Trump Says He Supports $1,200 Stimulus Checks in Bipartisan Framework

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Getty President Donald Trump speaking at a White House briefing.

At a White House press briefing, President Donald Trump lent support to the new bipartisan proposal on coronavirus relief issued by the Problem Solvers Caucus. He specifically offered support for more stimulus check payments.

Trump made his comments on September 16, the same day that he posted a tweet calling Democrats “heartless” and saying, “they don’t want to give STIMULUS PAYMENTS to people who desperately need the money.”

Negotiations on another stimulus package have been slow and stalled over the price tag of the bill, with Republicans wanting to keep it under $1.3 trillion and Democrats wanting the bill to be at least $2.2 trillion. The Problem Solvers Caucus proposal would cost up to $2 trillion, according to Axios.


Trump Showed Half-Hearted Support for the Bipartisan Proposal

WATCH LIVE: President Trump holds a news conference at the White House — 9/16/2020President Donald Trump holds a news conference on Wednesday at the White House. President Donald Trump on Wednesday urged Republicans to embrace a larger coronavirus stimulus package as a top White House aide showed more optimism about striking a deal with Democrats. » Subscribe to CNBC TV: https://cnb.cx/SubscribeCNBCtelevision » Subscribe to CNBC: https://cnb.cx/SubscribeCNBC » Subscribe…2020-09-16T22:27:15Z

During the briefing, Trump showed half-hearted support for the Problem Solvers Caucus’ “March to Common Ground COVID Stimulus Framework.” The framework, which was unveiled September 15, would include:

  • Stimulus checks of $1,200.
  • School and childcare aid of $145 billion.
  • Election aid of $400 billion.
  • Local and state government aid of $500 billion.
  • Renewed $600 supplements to unemployment benefits.
  • Triggers to boost the bill by $400 billion if COVID-19 metrics worsen or reduce the bill by $200 billion if metrics improve.

When asked by a reporter about whether he supported it, Trump said, “Yeah.” However, he backtracked moments later when asked if he endorsed the proposal, saying, “Well, not that proposal, but we’re getting closer. We’re getting closer.”

Trump also said that he “like(s) the larger amount” even if some Republicans disagree. Here’s what else Trump had to say about the proposal:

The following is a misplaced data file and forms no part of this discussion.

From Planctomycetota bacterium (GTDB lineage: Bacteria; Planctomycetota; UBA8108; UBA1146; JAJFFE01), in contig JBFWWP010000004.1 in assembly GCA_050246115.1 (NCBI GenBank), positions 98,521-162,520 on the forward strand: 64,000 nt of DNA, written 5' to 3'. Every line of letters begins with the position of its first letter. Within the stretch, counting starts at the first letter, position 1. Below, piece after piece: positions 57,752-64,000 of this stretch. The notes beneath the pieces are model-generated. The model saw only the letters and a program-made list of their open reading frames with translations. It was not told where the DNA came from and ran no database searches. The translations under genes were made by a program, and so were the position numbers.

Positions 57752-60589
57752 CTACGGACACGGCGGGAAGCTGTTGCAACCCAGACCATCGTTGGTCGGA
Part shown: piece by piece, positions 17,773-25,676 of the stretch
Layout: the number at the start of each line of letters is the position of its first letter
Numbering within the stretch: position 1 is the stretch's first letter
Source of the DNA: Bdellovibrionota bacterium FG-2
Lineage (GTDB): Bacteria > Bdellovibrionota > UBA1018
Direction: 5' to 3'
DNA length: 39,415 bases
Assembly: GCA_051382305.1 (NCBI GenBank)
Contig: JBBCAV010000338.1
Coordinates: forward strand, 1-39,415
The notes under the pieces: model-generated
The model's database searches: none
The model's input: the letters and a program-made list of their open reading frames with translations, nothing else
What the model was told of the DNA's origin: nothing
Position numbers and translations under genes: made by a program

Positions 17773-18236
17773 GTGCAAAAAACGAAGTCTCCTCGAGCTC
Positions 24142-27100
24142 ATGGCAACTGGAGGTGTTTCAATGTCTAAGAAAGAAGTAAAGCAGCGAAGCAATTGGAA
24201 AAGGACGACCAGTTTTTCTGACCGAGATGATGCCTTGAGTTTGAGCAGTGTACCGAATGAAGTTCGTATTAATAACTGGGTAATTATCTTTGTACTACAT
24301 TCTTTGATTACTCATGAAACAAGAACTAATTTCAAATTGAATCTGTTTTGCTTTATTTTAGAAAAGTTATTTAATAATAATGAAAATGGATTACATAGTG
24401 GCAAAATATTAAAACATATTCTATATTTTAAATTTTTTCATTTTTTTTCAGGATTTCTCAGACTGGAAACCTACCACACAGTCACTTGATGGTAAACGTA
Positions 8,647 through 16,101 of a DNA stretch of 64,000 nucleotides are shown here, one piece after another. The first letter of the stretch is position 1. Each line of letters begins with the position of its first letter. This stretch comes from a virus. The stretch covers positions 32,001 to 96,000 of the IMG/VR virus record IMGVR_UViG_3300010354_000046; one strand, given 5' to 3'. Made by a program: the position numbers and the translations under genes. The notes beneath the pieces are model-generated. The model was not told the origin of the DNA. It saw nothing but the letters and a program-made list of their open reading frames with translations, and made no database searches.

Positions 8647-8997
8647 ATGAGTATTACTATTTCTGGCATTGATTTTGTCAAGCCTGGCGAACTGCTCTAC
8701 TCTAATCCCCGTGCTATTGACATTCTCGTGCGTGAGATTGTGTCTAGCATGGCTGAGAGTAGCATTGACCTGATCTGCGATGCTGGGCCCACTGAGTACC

So the Problem Solvers came up with — it’s a group of people in Congress, as you know. You know them all. I know them all. They’re very good people. I guess you’d consider them dead center. But in many cases, they’re not. They’re left. They’re right. But they came up with this idea, and I think they’re well on their way to suggesting some pretty good things.

Now, I heard Nancy Pelosi said she doesn’t want to leave until we have an agreement. She’s come a long way. That’s great. If she said that, she’s come a long way. I agree with her. We should have an agreement. People should be helped, and they should be helped as rapidly as possible. And I think it’s going to happen. I think it’s very important.

Ultimately, Trump said, “I agree with a lot of (the proposal).” He seemed hesitant, though, to support some portions, such as the $500 billion for state and local governments. However, Trump said there was room for negotiation and that he thought the proposal was a “positive” development.


Trump Says, ‘I Want to See People Get Money’

Trump has long supported providing stimulus check payments to Americans, as Vice President Mike Pence reported in early September.

Trump even floated the idea of using the $300 billion from the Coronavirus Relief Fund. Trump said it would be “very appropriate” for Congress to allow him to use the funds, saying, “Now, we have $300 billion in an account that we didn’t use and I would be willing to … release that money and send it to the American people.”

During his White House press briefing on September 16, “I want to see people get money,” Trump said. “I want to see — it wasn’t their fault that this happened. It was China’s fault, you know? … So I’d like to see the larger number. Yeah, I would like to see it. There are some things I disagree with, but I’m sure they can be negotiated.”

“It would be a very appropriate thing to release that to the American people and all we need is the sign-off,” he added. Pelosi, with whom Republicans have been negotiating for months, said in a CNN interview on September 11 that she would not agree to a deal on stimulus checks if it doesn’t also include food and housing security.

During negotiations, members of both parties have expressed some optimism. Pelosi told CNN, “I’m optimistic. I do think we should have an agreement, that’s what we all want.” One of the Republican negotiators, Chief of Staff Mark Meadows, also told Fox Business anchor Maria Bartiromo, “I’m more optimistic today than I have been in a long time.”

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